Recruiting the ‘Essential Workers of Democracy’: Group Aims to Sign up Poll Workers Ahead of Midterms
Power the Polls helped recruit poll workers during a global pandemic in 2020. Now the nonprofit group is back to help election administrators address new challenges.
When Power the Polls launched in 2020, the nonpartisan nonprofit aimed to recruit 250,000 people to sign up as poll workers around the country during the COVID-19 pandemic.
The response was overwhelming. Power the Polls, through its partnerships with about 200 nonprofit organizations and businesses, estimates it recruited more than 700,000 prospective poll workers. Jane Slusser, program manager for Power the Polls, said 97 percent of those sign-ups were people who had never been a poll worker before. She said afterward, many expressed an interest in doing the work again.
“Overwhelmingly, people were like, ‘Now I'm a poll worker for life. It was a tough day, but it was one of the most rewarding things I ever did,’” she said.
Poll workers — the people, sometimes paid and sometimes not, who help voters check in, manage lines, troubleshoot equipment or assist with office duties — have historically been older women, though data is limited.
Power the Polls wants to help election administrators recruit poll workers again amid new challenges. The election system is being tested in the face of lies spread by former President Donald Trump and his allies about widespread voter fraud, and members of the majority-women election official workforce have faced threats.
Despite those challenges, Slusser emphasized the joy that comes from being a poll worker.
“I live across from my polling location, so I always go over there on Election Day to thank everybody. It’s like a party going on,” she said. “So I think it's something that seems serious, but it's actually also this really fun community thing that you're able to do with your neighbors.”
Power the Polls’ recruitment efforts, which includes finding more young people to step up, kick off in earnest with a national recruitment day on Tuesday, which is recognized by the federal government.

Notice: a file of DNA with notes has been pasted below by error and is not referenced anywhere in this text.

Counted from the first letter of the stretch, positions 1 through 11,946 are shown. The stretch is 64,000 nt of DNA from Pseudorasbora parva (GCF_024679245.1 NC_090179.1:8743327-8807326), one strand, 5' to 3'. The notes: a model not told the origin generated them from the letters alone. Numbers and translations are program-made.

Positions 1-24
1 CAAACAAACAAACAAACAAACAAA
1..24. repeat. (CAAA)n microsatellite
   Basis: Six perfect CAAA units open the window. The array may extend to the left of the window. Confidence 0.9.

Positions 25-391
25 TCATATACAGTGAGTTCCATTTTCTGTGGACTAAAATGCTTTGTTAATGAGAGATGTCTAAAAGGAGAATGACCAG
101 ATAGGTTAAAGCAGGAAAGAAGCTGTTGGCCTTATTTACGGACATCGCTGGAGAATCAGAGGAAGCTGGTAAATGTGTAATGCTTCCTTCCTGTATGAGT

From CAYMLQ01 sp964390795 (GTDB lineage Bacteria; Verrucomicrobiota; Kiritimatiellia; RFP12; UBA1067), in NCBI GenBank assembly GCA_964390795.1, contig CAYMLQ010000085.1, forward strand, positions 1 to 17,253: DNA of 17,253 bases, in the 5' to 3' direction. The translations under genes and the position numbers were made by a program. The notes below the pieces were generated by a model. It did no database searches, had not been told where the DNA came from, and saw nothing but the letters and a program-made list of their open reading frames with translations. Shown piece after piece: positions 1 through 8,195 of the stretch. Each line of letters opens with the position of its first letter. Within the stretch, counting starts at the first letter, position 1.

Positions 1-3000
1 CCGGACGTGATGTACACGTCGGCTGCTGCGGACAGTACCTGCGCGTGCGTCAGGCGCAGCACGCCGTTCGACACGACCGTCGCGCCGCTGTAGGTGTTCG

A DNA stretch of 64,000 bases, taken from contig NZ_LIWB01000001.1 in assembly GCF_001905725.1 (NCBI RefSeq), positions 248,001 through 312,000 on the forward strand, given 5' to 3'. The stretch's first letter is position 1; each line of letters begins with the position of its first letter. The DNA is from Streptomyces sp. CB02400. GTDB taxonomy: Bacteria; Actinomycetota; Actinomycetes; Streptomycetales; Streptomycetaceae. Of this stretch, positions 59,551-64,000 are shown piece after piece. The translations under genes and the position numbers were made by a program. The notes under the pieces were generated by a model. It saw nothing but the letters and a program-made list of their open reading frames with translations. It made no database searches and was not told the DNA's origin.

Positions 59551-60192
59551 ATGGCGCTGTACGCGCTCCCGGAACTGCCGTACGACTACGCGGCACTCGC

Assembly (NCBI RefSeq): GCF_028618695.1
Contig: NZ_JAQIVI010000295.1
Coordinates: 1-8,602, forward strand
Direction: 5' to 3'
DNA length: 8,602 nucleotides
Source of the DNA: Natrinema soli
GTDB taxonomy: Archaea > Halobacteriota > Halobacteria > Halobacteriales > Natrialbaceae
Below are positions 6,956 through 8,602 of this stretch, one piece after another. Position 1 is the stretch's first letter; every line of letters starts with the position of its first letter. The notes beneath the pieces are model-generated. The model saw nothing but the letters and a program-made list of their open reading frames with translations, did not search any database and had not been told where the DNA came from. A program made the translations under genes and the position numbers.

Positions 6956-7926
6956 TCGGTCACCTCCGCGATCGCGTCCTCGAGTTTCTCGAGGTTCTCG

Slusser spoke to The 19th about the sprint to the 2022 midterms and how she already has her eyes on what’s to come after November — not just the 2024 presidential election but smaller state and local races in 2023.
“It's not a one-year solution,” she said about poll worker recruitment. “It's really something that's going to be recurring all the time.”
This interview has been edited for length and clarity.
Barbara Rodriguez: Why is poll worker recruitment so important for America's elections?
Jane Slusser: Poll workers are really sort of essential workers of democracy, and they make sure that the basic act of being able to cast your ballot is available to everybody. Without enough poll workers staffing a location, those polling locations can be shut down. Which means a voter who may only have had to walk two blocks to their polling location now has to drive 20 minutes, and that's not great.
Poll workers need to staff locations so that we don't have things like long lines. Somebody who doesn't have time to wait in line can’t vote, and they’re disenfranchised because of that. Voters need assistance, whether that is just checking in and the simple things that a voter needs. Or voters that have special disabilities that require more assistance, voters that require language assistance. Anything like that requires a poll worker to be there to help make sure that that person can cast their ballot. So really without poll workers, being able to vote in person can't happen.
What exactly are the challenges to recruiting poll workers?
When we were first founded in 2020, a lot of the challenge there was just people being concerned about their health. The average age of a poll worker is over 60. Back then, it was just very much focused on health.
I think now, this year, one of the challenges is awareness. Folks are not aware that this is an opportunity, that they need to step up. The other big challenge is election administrators are often trying to do this with very limited resources. So you read about people having a hard time hiring folks in general — election administrators are no different. But sometimes they're doing it with even fewer resources than a normal business.
And then I think one of the biggest hurdles to becoming a poll worker that we've heard, that sort of keeps people who are interested from actually being able to go through with it, is that it requires an enormous time commitment on the day of Election Day. So there's early voting and there's Election Day poll workers. Often, early voting, there are requirements that mean that people need to come back over the course of two weeks. And sometimes people can't do that because they have other commitments in their life. They've got kids, they've got a job. So they can't do that. And then some folks are not able to sort of meet the physical demands of waking up and being at a polling location from 6 a.m until 10 p.m.
I want to give space to some of the general coverage emerging about poll worker shortages or concerns of the ongoing effects of the 2020 election when it comes to unfounded allegations of widespread voter fraud and what kind of effect that might have on people wanting to be poll workers. What role is that playing, and what is important to keep in mind about that narrative?